Then, it was mostly supposed to be a slightly surreal “newspaper comic” style webcomic in 2012-16. These days, it’s a silly comic about a gang of miscreants (and a detective) who go on all sorts of stupid adventures. It couldn’t be further from the serious “magic, ghosts and vampires” comic that I’d originally set out to make in 2011-12!

Your webcomic will change from the thing that you’re just about to start making, and this is good! Often, a webcomic will change because you find that it’s easier to stay inspired if you do something different (eg: switching from self-contained updates to short story-based comics). It’ll change because you get to know the characters better. It’ll change because the things that inspire you will change. I could go on all day, but it’ll change.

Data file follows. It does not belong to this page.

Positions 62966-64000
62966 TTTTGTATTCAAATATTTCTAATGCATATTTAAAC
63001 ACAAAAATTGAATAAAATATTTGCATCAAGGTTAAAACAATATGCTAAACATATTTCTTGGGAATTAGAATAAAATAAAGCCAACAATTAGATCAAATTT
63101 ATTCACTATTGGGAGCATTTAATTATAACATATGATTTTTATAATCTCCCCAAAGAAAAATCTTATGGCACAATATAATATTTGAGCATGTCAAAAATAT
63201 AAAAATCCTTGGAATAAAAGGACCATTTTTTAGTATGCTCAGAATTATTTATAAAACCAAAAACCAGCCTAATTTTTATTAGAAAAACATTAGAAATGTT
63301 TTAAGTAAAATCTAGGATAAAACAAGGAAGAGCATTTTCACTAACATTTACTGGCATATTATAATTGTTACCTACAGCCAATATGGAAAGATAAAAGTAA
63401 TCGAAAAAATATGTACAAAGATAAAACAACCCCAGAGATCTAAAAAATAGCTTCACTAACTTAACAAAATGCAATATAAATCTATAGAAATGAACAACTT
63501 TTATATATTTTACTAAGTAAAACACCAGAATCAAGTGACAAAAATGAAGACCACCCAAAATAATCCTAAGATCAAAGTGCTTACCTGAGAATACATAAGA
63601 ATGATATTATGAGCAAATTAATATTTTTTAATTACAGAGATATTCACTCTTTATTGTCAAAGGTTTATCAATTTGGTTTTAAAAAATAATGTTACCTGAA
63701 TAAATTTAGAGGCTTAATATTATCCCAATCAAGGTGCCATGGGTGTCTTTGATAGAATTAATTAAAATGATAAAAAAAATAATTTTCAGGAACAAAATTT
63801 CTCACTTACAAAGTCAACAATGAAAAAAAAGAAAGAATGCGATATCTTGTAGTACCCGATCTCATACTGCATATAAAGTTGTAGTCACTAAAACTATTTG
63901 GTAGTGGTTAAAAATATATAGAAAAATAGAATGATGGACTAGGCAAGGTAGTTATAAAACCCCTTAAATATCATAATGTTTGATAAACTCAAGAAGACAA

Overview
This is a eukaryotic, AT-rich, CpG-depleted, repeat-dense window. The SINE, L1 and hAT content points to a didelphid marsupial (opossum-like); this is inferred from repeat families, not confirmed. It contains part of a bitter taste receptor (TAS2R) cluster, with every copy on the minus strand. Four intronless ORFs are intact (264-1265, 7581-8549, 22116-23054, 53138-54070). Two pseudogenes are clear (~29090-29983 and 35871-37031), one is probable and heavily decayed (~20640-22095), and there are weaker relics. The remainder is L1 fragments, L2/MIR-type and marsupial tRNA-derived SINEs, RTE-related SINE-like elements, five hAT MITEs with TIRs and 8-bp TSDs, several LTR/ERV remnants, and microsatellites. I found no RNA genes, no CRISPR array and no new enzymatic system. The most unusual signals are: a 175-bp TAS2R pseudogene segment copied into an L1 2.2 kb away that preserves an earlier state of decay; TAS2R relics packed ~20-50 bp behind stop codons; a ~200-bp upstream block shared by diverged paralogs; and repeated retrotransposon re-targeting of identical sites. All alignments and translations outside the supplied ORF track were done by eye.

Let this change happen! Not only will this mean that you’ll end up ditching the parts of your comic that don’t work, but it also means that you’ll be able to stay motivated and inspired.

4) A crappy update is better than no update!: It’s probably worth writing that down. When you make webcomics, there will be days when you will be uninspired. There will be days when you don’t feel as motivated as usual. You still need to make webcomics on those days! Even if the things you make are badly-written or badly-drawn, you still need to make them and post them (or add them to your buffer)! But, why?

If you are following any kind of update schedule, then your audience will expect to see something at the appointed times. Give them something! Even if it’s just a quick sketch of one of your characters with a sarcastic caption about writer’s block underneath it, it’s something! It’s something that shows the audience that you’re still making your comic and that they should keep reading it.